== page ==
On February 13, 2012, I watched as Julia Gillard traded away a bit more of her credibility in an astonishing interview on Four Corners. No girlish giggles this night, only short sharp responses. Reporter Andrew Fowler had reviewed the events leading to Rudd’s removal and was pressing the PM about two points: her knowledge, prior to June 2010, of private party polling that showed adverse results for Rudd, and of the pre-coup preparations being made by Gillard staffers for a victory speech.

Gillard told Four Corners that her staffers ”might have been casting in their mind where circumstances might get to”. She had ”no specific recall” of private polling and critically, she told Fowler, ”I made a decision to run for prime minister on the day I walked into Kevin Rudd’s office and asked him for a ballot.”

Come again? Gillard exercises top-down control over her office. Her forensic attention to detail sets her apart and her careful planning of every career move is legendary. Politics is her life and she gives it everything she has.

A speech I’d prepared for a Sydney Institute presentation in early 2009 was vetted and parsed by three separate Gillard staffers before I was ”allowed” to deliver it. Nothing happened without Gillard’s say-so. Her office was a machine, and an efficient one. It suited her perfectly and advanced her ambitions. Yet Gillard consistently represented herself as a last-minute conscript to the party leadership, as someone who was on the periphery of events right up until the final hours of the showdown against Rudd.

The voting public never bought this. The manner of Rudd’s removal in June 2010 either bewildered or infuriated Australians. In turn, it fed a sense of illegitimacy about Gillard’s tenure and tainted much of what she has attempted since the election of 2010. Gillard’s backers, however, have been masterful in the way they have cemented a particular narrative about Rudd’s deficiencies as a leader. For a long time, the media reflected this with story after story denigrating Rudd as the worst kind of martinet, someone who had contempt for proper process, and a leader who ignored his ministers. But in the time since the June 2010 coup, a different and more complex story has emerged, one told by ministers and caucus members who feel they were manipulated into a rush of judgment against Rudd. They now see Rudd as the victim of an ambush carried out by a group of political mercenaries. The cost has been catastrophic.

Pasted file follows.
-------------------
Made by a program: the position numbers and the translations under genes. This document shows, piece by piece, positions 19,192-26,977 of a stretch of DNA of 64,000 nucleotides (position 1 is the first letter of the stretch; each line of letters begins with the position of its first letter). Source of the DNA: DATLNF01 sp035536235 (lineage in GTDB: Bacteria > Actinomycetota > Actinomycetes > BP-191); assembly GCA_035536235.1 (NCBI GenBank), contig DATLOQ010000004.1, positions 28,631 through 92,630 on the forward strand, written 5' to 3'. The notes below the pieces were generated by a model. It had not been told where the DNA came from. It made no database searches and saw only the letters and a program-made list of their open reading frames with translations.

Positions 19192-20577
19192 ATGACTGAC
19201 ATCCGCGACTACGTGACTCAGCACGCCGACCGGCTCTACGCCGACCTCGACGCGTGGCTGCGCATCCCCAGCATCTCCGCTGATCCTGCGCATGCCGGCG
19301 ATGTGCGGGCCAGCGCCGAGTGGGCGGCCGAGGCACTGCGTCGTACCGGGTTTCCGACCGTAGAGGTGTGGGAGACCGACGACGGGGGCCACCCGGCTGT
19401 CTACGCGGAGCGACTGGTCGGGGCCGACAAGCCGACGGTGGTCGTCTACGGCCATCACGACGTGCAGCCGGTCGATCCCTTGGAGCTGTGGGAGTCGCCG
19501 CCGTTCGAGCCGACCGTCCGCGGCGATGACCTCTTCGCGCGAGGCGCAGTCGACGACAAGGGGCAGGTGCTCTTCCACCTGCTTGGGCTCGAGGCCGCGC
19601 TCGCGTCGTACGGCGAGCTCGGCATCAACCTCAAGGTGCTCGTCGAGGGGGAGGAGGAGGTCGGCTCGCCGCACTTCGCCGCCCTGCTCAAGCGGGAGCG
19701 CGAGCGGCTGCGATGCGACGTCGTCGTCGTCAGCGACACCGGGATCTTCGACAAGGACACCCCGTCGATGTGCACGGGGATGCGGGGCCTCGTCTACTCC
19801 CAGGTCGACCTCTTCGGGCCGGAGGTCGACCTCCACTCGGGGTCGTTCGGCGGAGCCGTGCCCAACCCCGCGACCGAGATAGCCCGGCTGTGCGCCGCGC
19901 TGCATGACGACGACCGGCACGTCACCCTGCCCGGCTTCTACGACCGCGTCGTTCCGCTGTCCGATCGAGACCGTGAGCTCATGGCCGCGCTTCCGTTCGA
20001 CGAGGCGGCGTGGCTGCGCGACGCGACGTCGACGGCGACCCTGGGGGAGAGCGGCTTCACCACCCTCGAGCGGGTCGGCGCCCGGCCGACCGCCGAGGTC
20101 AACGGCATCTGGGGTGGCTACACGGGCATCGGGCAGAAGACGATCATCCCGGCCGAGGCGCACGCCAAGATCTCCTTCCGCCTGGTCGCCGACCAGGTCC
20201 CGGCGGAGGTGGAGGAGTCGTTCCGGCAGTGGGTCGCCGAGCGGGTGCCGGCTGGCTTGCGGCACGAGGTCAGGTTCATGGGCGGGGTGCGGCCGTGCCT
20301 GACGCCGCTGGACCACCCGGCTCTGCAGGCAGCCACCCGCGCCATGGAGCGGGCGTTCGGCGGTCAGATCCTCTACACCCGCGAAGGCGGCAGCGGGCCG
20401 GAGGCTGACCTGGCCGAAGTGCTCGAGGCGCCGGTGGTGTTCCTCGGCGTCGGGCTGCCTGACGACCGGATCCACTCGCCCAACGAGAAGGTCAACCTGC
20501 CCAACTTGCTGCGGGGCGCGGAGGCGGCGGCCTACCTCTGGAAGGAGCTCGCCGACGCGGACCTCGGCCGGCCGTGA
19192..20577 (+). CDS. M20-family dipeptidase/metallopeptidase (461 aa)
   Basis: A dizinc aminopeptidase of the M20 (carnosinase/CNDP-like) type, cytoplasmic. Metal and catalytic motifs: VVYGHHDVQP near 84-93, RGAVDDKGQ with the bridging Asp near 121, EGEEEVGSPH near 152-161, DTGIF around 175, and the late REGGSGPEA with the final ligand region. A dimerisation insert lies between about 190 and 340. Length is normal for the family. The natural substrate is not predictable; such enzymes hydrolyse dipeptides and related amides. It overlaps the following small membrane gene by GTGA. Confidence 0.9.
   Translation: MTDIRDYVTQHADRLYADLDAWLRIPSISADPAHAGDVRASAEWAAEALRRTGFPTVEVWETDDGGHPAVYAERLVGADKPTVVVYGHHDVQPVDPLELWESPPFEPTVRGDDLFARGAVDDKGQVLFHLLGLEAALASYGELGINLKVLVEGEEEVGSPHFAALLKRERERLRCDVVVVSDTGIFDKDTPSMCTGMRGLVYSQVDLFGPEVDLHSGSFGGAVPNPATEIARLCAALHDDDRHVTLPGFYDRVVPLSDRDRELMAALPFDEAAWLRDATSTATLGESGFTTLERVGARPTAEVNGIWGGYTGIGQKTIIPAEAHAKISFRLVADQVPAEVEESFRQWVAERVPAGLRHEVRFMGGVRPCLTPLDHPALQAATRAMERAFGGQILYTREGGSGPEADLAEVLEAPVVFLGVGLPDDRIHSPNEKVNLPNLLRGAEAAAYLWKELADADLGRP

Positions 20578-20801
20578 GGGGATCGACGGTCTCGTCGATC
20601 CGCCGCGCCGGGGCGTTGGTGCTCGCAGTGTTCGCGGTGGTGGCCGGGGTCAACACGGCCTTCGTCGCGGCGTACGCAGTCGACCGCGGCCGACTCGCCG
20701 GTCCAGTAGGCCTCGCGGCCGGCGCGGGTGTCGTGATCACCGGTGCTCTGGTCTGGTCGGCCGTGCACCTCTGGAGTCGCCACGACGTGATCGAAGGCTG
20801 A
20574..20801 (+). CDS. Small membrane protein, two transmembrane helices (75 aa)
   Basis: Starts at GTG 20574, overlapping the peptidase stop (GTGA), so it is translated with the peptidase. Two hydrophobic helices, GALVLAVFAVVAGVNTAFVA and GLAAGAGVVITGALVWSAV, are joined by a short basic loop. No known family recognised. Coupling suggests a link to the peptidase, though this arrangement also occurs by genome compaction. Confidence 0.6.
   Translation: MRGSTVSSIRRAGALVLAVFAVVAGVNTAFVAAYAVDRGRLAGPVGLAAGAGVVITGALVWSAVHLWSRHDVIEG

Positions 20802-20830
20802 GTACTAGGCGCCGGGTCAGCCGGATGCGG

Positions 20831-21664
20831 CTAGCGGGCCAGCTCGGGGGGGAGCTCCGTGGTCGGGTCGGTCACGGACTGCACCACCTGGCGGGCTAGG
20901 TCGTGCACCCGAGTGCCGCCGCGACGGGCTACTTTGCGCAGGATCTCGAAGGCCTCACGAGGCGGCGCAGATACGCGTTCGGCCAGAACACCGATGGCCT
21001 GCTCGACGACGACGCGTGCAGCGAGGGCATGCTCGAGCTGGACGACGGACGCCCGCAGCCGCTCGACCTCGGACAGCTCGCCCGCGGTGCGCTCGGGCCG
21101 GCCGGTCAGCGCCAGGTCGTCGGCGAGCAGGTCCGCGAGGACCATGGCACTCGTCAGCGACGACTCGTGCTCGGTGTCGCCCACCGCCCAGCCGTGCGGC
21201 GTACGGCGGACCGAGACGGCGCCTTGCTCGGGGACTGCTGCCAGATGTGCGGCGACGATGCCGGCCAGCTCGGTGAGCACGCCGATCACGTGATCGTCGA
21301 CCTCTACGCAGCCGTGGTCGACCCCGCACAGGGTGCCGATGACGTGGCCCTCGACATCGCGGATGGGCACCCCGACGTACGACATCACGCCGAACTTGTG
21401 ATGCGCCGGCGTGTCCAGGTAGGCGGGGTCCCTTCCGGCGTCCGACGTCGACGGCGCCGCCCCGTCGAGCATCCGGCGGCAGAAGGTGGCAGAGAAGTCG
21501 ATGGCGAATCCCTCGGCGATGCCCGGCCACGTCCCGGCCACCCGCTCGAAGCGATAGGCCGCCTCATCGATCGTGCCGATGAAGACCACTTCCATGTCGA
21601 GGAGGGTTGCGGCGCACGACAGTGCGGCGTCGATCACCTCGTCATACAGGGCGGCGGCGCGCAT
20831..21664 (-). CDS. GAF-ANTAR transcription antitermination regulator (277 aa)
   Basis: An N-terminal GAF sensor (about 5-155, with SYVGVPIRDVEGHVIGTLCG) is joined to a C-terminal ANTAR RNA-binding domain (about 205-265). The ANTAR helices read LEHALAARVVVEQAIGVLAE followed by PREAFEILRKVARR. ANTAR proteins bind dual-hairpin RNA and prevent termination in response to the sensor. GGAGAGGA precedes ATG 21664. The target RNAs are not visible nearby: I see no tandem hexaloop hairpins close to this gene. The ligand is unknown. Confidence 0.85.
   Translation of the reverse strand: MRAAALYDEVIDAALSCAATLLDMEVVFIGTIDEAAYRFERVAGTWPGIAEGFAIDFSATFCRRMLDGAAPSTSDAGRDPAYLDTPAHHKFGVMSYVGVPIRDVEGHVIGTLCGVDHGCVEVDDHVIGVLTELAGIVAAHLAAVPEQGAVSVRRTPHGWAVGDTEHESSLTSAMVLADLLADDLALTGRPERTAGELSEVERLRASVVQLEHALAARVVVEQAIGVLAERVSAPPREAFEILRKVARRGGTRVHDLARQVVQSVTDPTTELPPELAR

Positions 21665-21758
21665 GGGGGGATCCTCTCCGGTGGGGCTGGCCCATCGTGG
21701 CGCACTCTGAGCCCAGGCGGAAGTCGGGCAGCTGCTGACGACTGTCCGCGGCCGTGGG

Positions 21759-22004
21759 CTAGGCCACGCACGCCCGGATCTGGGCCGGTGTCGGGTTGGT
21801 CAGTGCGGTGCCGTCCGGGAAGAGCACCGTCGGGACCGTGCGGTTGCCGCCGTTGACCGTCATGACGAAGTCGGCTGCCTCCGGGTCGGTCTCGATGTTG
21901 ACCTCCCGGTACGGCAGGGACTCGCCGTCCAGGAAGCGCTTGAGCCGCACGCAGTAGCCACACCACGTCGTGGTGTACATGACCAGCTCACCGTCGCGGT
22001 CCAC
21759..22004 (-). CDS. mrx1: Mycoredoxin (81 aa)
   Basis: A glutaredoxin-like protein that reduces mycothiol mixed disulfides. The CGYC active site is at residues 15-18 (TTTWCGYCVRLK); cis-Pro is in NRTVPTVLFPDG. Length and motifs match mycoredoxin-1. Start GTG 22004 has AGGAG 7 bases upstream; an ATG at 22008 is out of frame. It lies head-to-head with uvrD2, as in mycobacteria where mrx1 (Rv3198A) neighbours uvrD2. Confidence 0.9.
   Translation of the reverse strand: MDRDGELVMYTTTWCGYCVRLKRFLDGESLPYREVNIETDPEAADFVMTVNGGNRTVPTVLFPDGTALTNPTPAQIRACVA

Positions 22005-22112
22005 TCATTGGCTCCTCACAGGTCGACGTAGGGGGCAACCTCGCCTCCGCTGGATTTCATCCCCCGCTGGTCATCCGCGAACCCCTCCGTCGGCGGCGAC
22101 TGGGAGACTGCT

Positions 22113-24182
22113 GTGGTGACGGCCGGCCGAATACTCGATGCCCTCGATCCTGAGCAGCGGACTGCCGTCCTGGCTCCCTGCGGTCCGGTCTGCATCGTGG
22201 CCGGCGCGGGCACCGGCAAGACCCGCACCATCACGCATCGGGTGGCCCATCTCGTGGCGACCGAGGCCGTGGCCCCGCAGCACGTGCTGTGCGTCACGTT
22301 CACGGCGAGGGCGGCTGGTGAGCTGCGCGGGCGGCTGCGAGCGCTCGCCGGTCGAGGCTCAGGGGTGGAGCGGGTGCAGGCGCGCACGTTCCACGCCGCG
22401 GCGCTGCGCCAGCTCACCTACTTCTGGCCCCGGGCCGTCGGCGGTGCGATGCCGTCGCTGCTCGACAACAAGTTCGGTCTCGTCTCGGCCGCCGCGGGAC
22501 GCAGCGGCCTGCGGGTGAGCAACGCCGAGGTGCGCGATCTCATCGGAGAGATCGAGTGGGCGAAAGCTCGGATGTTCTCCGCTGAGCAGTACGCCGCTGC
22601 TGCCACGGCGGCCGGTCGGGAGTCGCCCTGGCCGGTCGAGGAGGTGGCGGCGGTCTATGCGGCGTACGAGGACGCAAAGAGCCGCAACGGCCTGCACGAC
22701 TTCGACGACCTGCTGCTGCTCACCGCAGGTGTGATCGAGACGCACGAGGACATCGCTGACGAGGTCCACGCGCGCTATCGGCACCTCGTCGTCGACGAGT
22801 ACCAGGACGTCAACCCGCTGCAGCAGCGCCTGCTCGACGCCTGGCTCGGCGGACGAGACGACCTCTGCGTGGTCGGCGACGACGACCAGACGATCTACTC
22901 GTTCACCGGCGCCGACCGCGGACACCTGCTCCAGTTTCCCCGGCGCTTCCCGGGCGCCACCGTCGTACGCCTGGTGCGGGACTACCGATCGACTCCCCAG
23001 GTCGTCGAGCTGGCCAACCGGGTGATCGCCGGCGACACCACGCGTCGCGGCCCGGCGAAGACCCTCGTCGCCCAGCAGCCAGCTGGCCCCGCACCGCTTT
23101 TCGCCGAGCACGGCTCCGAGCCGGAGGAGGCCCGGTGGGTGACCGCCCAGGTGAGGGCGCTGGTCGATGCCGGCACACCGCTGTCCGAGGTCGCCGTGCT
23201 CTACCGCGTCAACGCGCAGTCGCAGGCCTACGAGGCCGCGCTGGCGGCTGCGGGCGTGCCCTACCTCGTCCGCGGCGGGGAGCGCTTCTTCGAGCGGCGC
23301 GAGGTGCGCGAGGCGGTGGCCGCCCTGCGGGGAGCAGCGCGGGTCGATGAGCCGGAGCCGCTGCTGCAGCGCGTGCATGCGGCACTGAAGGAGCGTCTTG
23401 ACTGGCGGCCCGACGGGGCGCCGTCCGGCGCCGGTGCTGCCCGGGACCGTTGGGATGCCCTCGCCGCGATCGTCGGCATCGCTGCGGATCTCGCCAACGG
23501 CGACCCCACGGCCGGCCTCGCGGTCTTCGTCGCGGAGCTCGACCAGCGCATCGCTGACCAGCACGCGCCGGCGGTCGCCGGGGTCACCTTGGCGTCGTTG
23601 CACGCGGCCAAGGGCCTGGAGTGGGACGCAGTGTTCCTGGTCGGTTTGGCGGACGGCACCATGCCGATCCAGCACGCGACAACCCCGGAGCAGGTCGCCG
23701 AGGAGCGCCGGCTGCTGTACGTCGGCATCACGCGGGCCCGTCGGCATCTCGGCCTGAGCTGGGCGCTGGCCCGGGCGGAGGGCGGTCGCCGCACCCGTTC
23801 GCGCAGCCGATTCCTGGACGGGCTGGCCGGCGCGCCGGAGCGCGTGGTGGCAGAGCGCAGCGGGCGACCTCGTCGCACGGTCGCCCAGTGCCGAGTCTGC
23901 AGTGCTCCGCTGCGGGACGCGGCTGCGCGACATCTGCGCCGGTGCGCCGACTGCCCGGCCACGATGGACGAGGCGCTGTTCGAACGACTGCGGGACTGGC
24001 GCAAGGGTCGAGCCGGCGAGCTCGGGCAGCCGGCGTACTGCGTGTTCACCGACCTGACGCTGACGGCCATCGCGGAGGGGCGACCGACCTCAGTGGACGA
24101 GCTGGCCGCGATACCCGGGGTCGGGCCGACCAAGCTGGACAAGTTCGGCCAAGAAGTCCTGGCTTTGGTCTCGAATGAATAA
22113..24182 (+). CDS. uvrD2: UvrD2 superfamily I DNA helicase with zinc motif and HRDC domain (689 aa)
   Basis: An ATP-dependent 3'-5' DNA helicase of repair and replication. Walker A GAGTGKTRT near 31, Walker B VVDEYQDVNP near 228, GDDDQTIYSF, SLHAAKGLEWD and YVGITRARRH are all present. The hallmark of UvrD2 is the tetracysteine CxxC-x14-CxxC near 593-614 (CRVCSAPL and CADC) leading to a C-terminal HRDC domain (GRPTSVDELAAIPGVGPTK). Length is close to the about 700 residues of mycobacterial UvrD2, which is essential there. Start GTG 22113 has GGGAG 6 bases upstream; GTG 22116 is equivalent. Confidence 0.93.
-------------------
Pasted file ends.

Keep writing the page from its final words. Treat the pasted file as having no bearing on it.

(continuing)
Over the past year, I have spent hours talking with former colleagues as they have reviewed in their own minds the events that have proved so devastating for the Labor government. They are by no means myopic when it comes to Rudd. They accept that he can be a deeply polarising figure for many in the broader labour movement. But above all, they see plainly what the electorate sees: the diminished authority that is the direct consequence of a political organisation that casually discards its leaders.

One veteran Labor MP describes it this way: ”This was a very professional hit against Rudd. Don’t let anyone tell you any different. This challenge was over before anyone had any time to think about it. It played itself out behind closed doors. Kevin was locked up for five hours. I’ve been through seven of these bloody things and we were all locked out. They herded everyone in a way that has come back to bite them, and the party. And there was absolutely no justification for it. We were not a bad government. The same people claiming we had lost our way were integral to the direction of the government.”

Julia Gillard, in her first statement after taking over from Rudd, said that ”a good government had lost its way”. What did she mean? It now appears that the first thing that was ”lost” was Gillard’s faith in the government’s ability to prosecute the case for an emissions trading scheme, or ETS. She wanted it junked and from the beginning of 2010 never let up in putting forward this point.

In early January 2009, Julia Gillard met Kevin Rudd at Kirribilli House. They sat out on the verandah, with its glorious views of Sydney Harbour, and where the ambience can usually be relied on to promote easy talk and resolution. Not on this occasion. Gillard had a blunt message for her prime minister. She told Rudd that under no circumstances would she support the case for an election based on the need for action on climate change. She made reference to the potency of the bush campaign being run by Barnaby Joyce, the maverick Queensland National Party senator.